He had the impression of a director who believed himself in competition for spectacular spectacle with Steven Spielberg, who was co-producing the “Twilight Zone” movie but would not be implicated in the case.

Budds assembled his evidence in two binders and brought them to the district attorney’s office to recommend charges. Pivotal in his decision, Budds told The Times in a recent interview, was the account of cameraman Steve Lydecker, who said Landis ignored his warning about the dangers of the special effects.

“We may lose the helicopter,” the cameraman recalled Landis joking.

John Landis, left with George Folsey Jr. and Dan Allingham.
Director John Landis, left, with two of his co-defendants, associate producer George Folsey Jr. and production manager Dan Allingham.
(Larry Bessel / Los Angeles Times)

There were other signs of recklessness during the filming, Budds thought. At 9:30 p.m. the night before the crash, the two children had been placed in a hut, unaccompanied, near big drums of gasoline.

“All you needed was a spark, and those kids would have been killed.”

At 11:30 p.m., in a precursor to the fatal flight, a fireball singed the face of a production manager riding in the helicopter.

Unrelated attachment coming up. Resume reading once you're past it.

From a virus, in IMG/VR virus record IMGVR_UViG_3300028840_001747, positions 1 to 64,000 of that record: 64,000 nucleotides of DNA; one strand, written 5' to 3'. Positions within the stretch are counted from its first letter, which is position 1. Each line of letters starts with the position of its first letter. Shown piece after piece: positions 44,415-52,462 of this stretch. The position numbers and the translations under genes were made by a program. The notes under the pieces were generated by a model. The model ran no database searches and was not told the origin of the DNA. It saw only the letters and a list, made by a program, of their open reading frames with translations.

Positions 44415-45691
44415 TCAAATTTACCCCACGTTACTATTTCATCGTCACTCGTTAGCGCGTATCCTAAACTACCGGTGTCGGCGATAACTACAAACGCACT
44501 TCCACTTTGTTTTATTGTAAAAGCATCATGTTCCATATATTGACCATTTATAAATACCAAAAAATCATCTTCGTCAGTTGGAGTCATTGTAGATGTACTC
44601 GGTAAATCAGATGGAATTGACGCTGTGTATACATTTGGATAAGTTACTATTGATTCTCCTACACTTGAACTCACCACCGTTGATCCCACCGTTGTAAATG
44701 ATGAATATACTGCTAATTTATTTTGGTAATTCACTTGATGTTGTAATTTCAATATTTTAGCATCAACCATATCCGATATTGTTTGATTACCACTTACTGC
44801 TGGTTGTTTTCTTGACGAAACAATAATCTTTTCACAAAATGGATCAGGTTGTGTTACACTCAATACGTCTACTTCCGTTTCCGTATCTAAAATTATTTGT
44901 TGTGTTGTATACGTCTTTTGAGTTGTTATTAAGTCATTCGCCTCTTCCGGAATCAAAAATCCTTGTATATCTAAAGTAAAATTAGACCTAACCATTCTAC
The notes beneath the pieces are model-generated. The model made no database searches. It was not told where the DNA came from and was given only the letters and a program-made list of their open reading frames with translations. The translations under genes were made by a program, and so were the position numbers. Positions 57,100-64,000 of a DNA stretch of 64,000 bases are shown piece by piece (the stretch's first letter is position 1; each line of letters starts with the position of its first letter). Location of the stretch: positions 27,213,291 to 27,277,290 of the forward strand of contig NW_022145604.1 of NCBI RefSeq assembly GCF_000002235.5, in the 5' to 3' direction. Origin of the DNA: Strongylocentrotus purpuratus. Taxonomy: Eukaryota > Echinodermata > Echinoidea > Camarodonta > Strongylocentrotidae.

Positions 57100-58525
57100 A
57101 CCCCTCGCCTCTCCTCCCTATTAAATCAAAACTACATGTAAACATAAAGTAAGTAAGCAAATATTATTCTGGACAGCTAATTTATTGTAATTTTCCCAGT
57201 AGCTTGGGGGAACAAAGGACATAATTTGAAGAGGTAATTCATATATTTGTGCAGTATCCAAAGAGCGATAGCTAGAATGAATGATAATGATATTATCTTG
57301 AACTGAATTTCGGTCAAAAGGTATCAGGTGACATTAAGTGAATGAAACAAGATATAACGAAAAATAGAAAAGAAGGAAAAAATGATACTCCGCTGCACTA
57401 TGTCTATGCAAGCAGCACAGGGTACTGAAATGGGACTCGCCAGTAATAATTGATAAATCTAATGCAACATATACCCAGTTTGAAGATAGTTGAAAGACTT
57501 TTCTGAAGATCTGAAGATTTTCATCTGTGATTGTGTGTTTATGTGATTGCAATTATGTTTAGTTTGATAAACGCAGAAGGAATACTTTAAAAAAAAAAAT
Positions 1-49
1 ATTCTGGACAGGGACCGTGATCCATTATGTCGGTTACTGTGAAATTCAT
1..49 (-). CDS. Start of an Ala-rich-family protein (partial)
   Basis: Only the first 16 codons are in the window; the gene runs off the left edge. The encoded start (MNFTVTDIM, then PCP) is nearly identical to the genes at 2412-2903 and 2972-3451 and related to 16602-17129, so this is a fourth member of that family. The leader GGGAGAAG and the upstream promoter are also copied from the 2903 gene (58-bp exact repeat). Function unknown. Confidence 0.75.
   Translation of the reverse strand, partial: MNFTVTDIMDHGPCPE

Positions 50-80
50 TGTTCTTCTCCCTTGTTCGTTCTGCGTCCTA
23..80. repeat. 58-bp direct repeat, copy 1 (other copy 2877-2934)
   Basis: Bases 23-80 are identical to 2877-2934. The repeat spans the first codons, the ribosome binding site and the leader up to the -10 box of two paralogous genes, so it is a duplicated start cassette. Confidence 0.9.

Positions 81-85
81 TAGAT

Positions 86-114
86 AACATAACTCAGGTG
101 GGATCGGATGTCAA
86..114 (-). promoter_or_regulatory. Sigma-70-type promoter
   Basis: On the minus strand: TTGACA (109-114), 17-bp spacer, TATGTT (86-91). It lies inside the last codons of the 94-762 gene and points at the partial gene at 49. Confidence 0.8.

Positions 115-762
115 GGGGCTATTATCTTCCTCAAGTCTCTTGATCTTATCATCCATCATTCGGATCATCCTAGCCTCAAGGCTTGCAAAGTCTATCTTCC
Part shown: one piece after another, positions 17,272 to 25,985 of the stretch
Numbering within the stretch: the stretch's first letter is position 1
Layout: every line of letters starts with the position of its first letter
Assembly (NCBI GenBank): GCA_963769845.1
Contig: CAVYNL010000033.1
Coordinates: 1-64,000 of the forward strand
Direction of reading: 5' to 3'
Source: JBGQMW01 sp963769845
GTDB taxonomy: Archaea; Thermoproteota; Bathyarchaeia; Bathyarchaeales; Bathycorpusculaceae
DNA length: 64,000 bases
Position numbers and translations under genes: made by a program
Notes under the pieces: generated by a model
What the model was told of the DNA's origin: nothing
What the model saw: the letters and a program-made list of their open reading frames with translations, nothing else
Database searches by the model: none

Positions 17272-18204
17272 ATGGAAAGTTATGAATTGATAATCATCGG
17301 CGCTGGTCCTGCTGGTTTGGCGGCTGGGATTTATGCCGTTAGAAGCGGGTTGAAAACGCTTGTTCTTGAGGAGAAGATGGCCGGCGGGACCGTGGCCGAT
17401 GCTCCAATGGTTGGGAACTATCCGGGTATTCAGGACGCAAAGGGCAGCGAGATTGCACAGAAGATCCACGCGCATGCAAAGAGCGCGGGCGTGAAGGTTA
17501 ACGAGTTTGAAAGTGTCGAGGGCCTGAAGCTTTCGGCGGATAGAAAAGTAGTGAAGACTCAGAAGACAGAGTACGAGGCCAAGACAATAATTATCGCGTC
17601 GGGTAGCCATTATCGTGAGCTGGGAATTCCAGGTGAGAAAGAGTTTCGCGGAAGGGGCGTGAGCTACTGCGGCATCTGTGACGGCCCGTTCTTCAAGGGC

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“The explosions were too big. They were put on notice at that point. If the 11:30 event hadn’t happened, I would never have pursued the case.”

Budds added: “It’s like they had a swimming pool and someone almost drowned. You’d think they’d put a fence up.”

Between the fatal crash in summer 1982 and the beginning of his trial in summer 1986, John Landis remained an in-demand artist. He directed the hit screwball comedy “Trading Places” and Michael Jackson’s comic-horror “Thriller” video. “Twilight Zone: The Movie” came out, with the helicopter scene omitted.

Then, Landis took his seat in a downtown L.A. courtroom as the first Hollywood director to face criminal charges for a death on set. The possible penalty was six years in prison. He and four others — his production manager, his associate producer, his special effects coordinator and the helicopter pilot — faced charges of involuntary manslaughter.